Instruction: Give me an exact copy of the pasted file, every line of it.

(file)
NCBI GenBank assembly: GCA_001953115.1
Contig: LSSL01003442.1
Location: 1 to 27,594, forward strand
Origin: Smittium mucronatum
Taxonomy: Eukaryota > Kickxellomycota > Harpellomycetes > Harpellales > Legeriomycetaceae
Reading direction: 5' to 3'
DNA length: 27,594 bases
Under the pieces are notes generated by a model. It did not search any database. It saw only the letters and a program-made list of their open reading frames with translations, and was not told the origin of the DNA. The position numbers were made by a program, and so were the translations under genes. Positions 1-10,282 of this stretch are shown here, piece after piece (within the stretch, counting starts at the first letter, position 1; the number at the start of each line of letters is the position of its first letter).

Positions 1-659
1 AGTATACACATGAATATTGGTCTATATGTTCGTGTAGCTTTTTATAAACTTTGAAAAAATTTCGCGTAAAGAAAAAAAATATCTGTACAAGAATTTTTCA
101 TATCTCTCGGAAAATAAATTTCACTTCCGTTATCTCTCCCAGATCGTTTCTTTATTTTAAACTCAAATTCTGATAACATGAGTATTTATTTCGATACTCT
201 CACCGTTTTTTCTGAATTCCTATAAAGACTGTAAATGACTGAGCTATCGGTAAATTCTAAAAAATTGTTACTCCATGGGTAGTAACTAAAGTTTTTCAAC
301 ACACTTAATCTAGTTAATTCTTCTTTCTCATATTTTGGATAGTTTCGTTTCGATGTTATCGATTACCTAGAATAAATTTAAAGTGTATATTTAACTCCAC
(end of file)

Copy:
NCBI GenBank assembly: GCA_001953115.1
Contig: LSSL01003442.1
Location: 1 to 27,594, forward strand
Origin: Smittium mucronatum
Taxonomy: Eukaryota > Kickxellomycota > Harpellomycetes > Harpellales > Legeriomycetaceae
Reading direction: 5' to 3'
DNA length: 27,594 bases
Under the pieces are notes generated by a model. It did not search any database. It saw only the letters and a program-made list of their open reading frames with translations, and was not told the origin of the DNA. The position numbers were made by a program, and so were the translations under genes. Positions 1-10,282 of this stretch are shown here, piece after piece (within the stretch, counting starts at the first letter, position 1; the number at the start of each line of letters is the position of its first letter).

Positions 1-659
1 AGTATACACATGAATATTGGTCTATATGTTCGTGTAGCTTTTTATAAACTTTGAAAAAATTTCGCGTAAAGAAAAAAAATATCTGTACAAGAATTTTTCA
101 TATCTCTCGGAAAATAAATTTCACTTCCGTTATCTCTCCCAGATCGTTTCTTTATTTTAAACTCAAATTCTGATAACATGAGTATTTATTTCGATACTCT
201 CACCGTTTTTTCTGAATTCCTATAAAGACTGTAAATGACTGAGCTATCGGTAAATTCTAAAAAATTGTTACTCCATGGGTAGTAACTAAAGTTTTTCAAC
301 ACACTTAATCTAGTTAATTCTTCTTTCTCATATTTTGGATAGTTTCGTTTCGATGTTATCGATTACCTAGAATAAATTTAAAGTGTATATTTAACTCCAC